What You Don’t Know
Ahoy! Another short story by yours truly. Originally published by After Hours, a nice little magazine you should check out, buy an issue of, and submit to. Run by Roosevelt University alumni! Copyright, etc., etc. Lori Rader Day.
What You Don’t Know
So here we are. There’s this place I want to show you. I don’t know, I think it might be the place. But if you hang around this corner too long, you’re going to start hearing some things, and I guess you could hear them from me. You probably should hear them from me. I don’t know where it starts, so I’ll start with Joe.
We always called him Slow Joe, but then maybe we weren’t as creative then as we liked to think we were.
Slow Joe was eighty or one-eighty, nobody knew for sure. He was just there, always, in the background as we went along. He always stuck his arm out the window of his rusty truck, and people waved back. This place is the town everyone else knows only as a blurry word on a highway sign. Here, Slow Joe was the one who was watching, and the one you should watch out for, if every story you heard was true. Of course, where did you grow up, where everything you hear is true?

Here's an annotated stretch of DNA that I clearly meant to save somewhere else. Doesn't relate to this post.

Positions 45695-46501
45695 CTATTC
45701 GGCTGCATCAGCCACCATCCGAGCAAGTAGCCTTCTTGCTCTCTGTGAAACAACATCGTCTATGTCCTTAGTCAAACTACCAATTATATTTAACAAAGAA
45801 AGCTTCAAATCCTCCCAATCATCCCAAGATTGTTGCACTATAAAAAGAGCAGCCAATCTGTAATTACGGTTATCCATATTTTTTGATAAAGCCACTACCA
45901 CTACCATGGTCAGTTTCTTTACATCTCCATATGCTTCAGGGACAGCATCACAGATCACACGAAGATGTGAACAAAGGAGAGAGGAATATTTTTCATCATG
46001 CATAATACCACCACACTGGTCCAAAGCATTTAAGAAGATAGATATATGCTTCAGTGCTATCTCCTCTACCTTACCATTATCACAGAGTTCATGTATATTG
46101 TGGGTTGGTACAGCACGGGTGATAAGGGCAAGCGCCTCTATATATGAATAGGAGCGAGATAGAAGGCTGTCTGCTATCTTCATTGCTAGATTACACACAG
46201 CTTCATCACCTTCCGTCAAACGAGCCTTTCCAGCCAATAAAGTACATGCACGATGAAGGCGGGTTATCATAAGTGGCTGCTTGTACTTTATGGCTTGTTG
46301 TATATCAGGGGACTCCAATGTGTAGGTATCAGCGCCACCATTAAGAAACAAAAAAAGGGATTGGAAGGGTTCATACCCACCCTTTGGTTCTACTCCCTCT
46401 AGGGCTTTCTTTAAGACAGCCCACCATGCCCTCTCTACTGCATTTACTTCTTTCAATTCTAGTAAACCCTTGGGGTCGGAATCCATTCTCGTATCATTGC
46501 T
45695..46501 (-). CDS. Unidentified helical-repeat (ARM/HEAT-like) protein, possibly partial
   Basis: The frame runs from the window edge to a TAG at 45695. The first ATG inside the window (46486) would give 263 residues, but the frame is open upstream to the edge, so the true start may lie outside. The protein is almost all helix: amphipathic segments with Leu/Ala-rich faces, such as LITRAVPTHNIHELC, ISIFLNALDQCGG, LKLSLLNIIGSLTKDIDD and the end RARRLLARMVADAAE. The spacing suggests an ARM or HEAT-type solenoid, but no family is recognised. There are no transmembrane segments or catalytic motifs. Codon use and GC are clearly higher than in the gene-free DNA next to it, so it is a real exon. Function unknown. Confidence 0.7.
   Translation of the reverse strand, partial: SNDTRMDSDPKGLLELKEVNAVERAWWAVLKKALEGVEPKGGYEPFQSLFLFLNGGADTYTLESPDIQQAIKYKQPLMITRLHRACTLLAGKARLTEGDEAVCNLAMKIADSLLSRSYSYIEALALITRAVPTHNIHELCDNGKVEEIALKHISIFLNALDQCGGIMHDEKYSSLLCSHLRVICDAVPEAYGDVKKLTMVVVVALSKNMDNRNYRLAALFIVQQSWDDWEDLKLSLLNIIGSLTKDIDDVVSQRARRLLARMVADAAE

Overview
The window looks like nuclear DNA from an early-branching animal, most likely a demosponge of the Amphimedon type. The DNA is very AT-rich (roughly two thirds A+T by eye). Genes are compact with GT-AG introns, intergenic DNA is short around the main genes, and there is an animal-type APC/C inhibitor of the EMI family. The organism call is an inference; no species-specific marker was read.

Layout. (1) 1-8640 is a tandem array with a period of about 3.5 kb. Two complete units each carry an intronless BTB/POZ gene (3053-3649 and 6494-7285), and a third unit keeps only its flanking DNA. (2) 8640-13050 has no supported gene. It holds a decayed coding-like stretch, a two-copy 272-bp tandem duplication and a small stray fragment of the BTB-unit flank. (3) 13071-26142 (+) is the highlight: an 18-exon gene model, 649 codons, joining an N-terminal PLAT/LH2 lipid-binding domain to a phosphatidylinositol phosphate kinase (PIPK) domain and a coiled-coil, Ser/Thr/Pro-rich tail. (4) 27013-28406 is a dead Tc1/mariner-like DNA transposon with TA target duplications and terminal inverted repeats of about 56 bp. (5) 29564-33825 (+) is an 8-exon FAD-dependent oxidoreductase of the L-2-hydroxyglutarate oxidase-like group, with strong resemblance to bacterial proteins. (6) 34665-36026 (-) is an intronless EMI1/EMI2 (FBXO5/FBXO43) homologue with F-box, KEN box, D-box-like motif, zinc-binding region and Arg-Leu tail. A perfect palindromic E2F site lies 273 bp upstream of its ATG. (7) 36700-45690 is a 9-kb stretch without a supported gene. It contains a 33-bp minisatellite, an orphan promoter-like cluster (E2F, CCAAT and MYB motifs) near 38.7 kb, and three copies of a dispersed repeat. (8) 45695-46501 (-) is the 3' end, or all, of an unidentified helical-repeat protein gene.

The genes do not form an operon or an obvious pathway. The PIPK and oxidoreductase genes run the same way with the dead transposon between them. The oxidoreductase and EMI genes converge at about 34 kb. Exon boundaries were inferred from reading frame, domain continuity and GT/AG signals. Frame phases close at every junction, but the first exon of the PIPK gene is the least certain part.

In a place like this, a lot of tales get told, and then even more get their start from the words people just thought they heard. The cottage industry of the small towns I know is always the coffee and breakfast shop where they get up before the sunrise and by nine they’re all in there: farmers and the other old men who might have been farmers, the men who compete for whose wife gossips the most, whose life is the hardest. They’ll tell each other stories they’ve all heard before, mull over names that always seem to need mulling over. They share troubles they’re having with Bobcats or the backhoe they just bought last season, but never the ones they’re having with their kids. If you’re not welcome at that table, forget it. Move to the city.